• Proactive approach to student services and support
  • Students helping students
  • Academic support vs Welfare support

David Joyce, President, Deakin University Students Association

[slideshare id=24743855&doc=davidjoyce-130729173448-phpapp01]


Support for online learners – what are their needs and how do we meet the challenges?  

  • The need for support services for distance learning students to ensure engagement and enable retention
  • Enabling thoughtful discourse and articulation through the online environment
  • Learning skills support
  • Pastoral care and student wellbeing
  • Student experience and inclusion – use of social media

Catherine Stone, Director Student Success, Open Universities Australia

[slideshare id=24708019&doc=catherinestone-130728171734-phpapp01]


The role of the university ombudsman in a changing Australian tertiary sector: maintaining trust, relevance and respect

  • Current challenges and opportunities facing the higher education sector – and the impact on the university/student relationship
  • Focus on overseas students, provision for the resolution of their disputes with higher education providers, and the role of public sector ombudsmen
  • Role of the internal university ombudsmen, particularly in relation to their role at the intersection of the international student, plagiarism, systemic investigation and change agent
  • ‘Neither fish nor fowl’ – is the current student ombud(sman) model the best?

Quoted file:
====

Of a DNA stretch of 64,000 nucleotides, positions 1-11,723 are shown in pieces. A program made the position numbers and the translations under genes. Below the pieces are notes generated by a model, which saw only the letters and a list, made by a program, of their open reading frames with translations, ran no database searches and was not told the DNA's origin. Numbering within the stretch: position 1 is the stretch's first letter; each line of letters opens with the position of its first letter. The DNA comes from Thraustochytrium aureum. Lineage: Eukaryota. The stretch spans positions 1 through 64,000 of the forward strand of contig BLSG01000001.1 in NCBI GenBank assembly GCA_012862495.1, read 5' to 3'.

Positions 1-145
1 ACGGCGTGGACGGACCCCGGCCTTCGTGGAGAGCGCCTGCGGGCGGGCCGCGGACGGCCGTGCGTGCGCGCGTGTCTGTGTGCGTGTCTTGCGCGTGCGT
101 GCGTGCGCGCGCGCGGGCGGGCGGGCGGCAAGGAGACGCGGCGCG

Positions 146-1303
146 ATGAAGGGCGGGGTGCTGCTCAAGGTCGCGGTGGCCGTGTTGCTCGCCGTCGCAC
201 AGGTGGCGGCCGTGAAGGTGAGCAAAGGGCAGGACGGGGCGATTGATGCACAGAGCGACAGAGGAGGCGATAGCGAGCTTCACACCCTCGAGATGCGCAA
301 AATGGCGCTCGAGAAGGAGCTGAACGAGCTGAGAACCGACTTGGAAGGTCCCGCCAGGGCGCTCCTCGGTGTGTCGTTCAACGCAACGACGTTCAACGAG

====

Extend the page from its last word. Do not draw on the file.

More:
Professor Anita Stuhmcke, Faculty of Law, University of Technology Sydney
Maxine Evers, Senior Lecturer, Faculty of Law and Student Ombudsman, University of Technology Sydney
Dr Sally Varnham, Chair Academic Board, University of Technology Sydney
Patty Kamvounias. Senior Lecturer, Business Law, University of Sydney
Bronwyn Olliffe, Associate Dean – Teaching and Learning, Faculty of Law, University of Technology Sydney

[slideshare id=24708036&doc=sallyvarnhampattykamvouniasbronwynoliffeanitastukmcke7maxineevers-130728171754-phpapp01]


Your Experience, Your Wellbeing, Your Learning, Our Advice: Establishing and maintaining learning and academic support programs that promote student wellbeing

  • Enabling academic transition to tertiary learning and university culture
  • Developing academic literacies, English language skills, and discipline specific learning
  • Engaging students as partners in learning, through peer learning and leadership opportunities
  • Establishing partnerships for support across a range of student services and in collaboration with academic colleagues
  • Considering a diversity of student learners through flexible modes of study and by building intercultural competence

Dr Jane Skalicky, Head, Student Learning & Academic Development, Student Centre, University of Tasmania

[slideshare id=24744036&doc=janeskalicky-130729174412-phpapp02]